I hope that you also realize that you have the power of the garbage whistler. You have the power to impact the world around you. You don’t have to be famous. You don’t have to write a book. You don’t even have to write a blog or start a podcast. You can be a positive change agent in your family, your office, your church, your school, and everywhere you’re present.

Many of you have told me that I’ll never fully know the impact that Stuff I Learned Yesterday has made on this world until I say goodbye to this world. You’re right. But the same can be said for each of us. The truth is, we are all making a difference in this world and we’ll never know what the fullness of that impact is while we reside on this side of eternity.

If there’s anything that this last week should have taught us, it’s that we truly never know just how close to eternity we are.

And so here’s what I’ve learned.

Our perspective in each moment is the most critical thing to our outcome. Today this podcast is experiencing its sunset, but that same event is bringing new life and a sunrise to the next thing. Maybe it will inspire you to start a podcast or a blog. That would be great. I’ll be happy as long as it has inspired you to stay positive and look for lessons in every circumstance and an opportunity to reach out a hand to help another.

I’ve learned to be present, ask for help, allow myself to be vulnerable, and that my hard times are not unlike yours. I’ve learned that when I’m willing to share my life with others, I realize that I’m not alone. One of the most revealing things I’ve shared on this podcast is the relationship I have with my mom. That has also been one of the stories that has impacted listeners the most. When I shared it, I thought I was unique in my experience. Now I know there are many others of you who have a similar story. I hope my story has strengthened you. You have strengthened me.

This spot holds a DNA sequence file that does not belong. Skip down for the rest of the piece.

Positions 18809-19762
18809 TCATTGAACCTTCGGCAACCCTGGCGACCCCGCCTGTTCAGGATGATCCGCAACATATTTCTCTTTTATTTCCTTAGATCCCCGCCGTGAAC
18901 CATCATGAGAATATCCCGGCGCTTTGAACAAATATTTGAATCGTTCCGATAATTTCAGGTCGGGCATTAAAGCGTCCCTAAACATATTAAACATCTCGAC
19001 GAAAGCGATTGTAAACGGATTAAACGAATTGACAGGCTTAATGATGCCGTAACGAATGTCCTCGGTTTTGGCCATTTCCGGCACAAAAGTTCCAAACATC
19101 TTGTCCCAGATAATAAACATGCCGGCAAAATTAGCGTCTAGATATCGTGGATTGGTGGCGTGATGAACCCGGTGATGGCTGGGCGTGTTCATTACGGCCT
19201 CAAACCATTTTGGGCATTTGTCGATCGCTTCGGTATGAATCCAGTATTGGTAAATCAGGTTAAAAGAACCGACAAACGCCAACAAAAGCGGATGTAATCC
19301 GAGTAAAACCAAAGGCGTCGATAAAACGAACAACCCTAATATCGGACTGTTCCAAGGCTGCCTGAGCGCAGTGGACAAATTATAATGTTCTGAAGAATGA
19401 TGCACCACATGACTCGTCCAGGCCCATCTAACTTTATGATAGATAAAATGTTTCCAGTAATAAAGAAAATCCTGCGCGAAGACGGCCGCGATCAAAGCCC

Lastly, I’ve learned to be a better listener. You all have taught me many things through your stories, comments, emails, and phone calls. I’m not always the best listener, but I know that when I take the time to honor people with my attention, I’m better for it. That’s a lesson I hope I never forget or push to the back of my mind.

Whether you just happened to tune into today’s podcast for the first time or you’ve been with me for all 562 episodes, thank you. If you’ve shared this podcast with a friend or loved one along the way, thank you. Let’s stay in touch via the Facebook group, and most of all, remember that each moment of each day is an opportunity to learn and be a garbage whistler.

I’m Darrell Darnell, and this has been Stuff I Learned Yesterday.

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“A sunset is nothing more and nothing less than the backside of a sunrise.” ― Craig D. Lounsbrough